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New Dynamics of Ageing Programme Research


The ESRC follow on research funding was awarded to develop research impact from a two year research project led by Professor Mary Gilhooly, which had been funded by the New Dynamics of Ageing (NDA) Programme, entitled 'Detecting and preventing elder financial abuse: decision making by professionals in health, social care and banking'.

Background
With substantial and increasing numbers of frail and cognitively impaired older people being cared for in the community, there are growing challenges associated with money handling. Financial abuse of people with dementia or declining cognitive and physical functioning is of growing concern. It is equally important to protect carers and professionals from unfair allegations of financial abuse, as it is to safeguard the assets of vulnerable older people. Although financial elder abuse is much discussed, it is poorly understood and has rarely been researched using rigorous methodologies. As a consequence, current policies on detection and intervention are not based on a sound evidence base. To enable frail and cognitively impaired older people to live happily in the community, without fear of financial exploitation, requires the reassurance of effective mechanisms to be in place for detecting and intervening in cases of financial abuse.

Aim
The aim of this project was to examine decision-making in relation to the detection of financial abuse of older people. Financial abuse was chosen as the subject of this study because it is often said to be one of the most prevalent forms of elder abuse, and yet has been one of the least studied.

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Methods
The methods and research questions for the three phases of the NDA study were as follows:

Phase I - In-depth interviews were conducted with health and social care professionals and staff in banking and financial services that deal with financial assets. 'Critical incident methodology' was used to determine the cues and patterns that raise suspicions of financial elder abuse and trigger intervention. The following questions guided collection and analysis of data:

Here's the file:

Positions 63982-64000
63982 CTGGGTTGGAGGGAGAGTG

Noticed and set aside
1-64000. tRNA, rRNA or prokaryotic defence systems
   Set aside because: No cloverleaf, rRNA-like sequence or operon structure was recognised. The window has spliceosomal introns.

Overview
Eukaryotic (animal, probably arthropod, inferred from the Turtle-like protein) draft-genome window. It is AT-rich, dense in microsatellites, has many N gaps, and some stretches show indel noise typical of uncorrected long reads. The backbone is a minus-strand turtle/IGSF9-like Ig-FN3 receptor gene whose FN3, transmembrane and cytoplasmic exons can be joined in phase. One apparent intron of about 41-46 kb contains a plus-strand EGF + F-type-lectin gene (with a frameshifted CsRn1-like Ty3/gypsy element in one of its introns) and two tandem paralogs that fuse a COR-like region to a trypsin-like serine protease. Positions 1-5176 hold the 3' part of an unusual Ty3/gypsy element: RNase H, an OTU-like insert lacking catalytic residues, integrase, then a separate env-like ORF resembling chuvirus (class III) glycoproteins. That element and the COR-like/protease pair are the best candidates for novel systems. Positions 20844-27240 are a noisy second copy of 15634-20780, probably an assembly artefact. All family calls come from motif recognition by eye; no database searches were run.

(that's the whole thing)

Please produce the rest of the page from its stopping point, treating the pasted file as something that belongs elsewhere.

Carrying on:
1. What are the cues or patterns that are perceived as triggering suspicions of
financial abuse?

2. What 'rules of thumb' are used or have been devised to deal with these matters?

3. What kinds of decisions are made or have to be made?

4. What are the features that make decisions difficult, typical, rare, or unusual?

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Phase II - Experiments aimed at testing hypotheses (generated in Phase I) about decision-making using case scenarios;

1. Which case features explain the greatest variance in decision-making?

2. Which characteristics of the decision-maker help explain decision-making? Is the decision-maker's age of special relevance in decision making?

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Phase III - Examination of policy documents and guidelines in order make
comparisons between recommended practice and what actually happens in
practice.

1. Are there commonalities in policies and guidelines as to what cues or patterns should raise suspicions of financial elder abuse and what should then happen in terms of intervention?

2. To what extent do current policies and guidelines on detecting and intervening in cases of suspected financial elder abuse match what actually happens in situations of real world decision making?


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Findings from the NDA research project
NDA findings brochure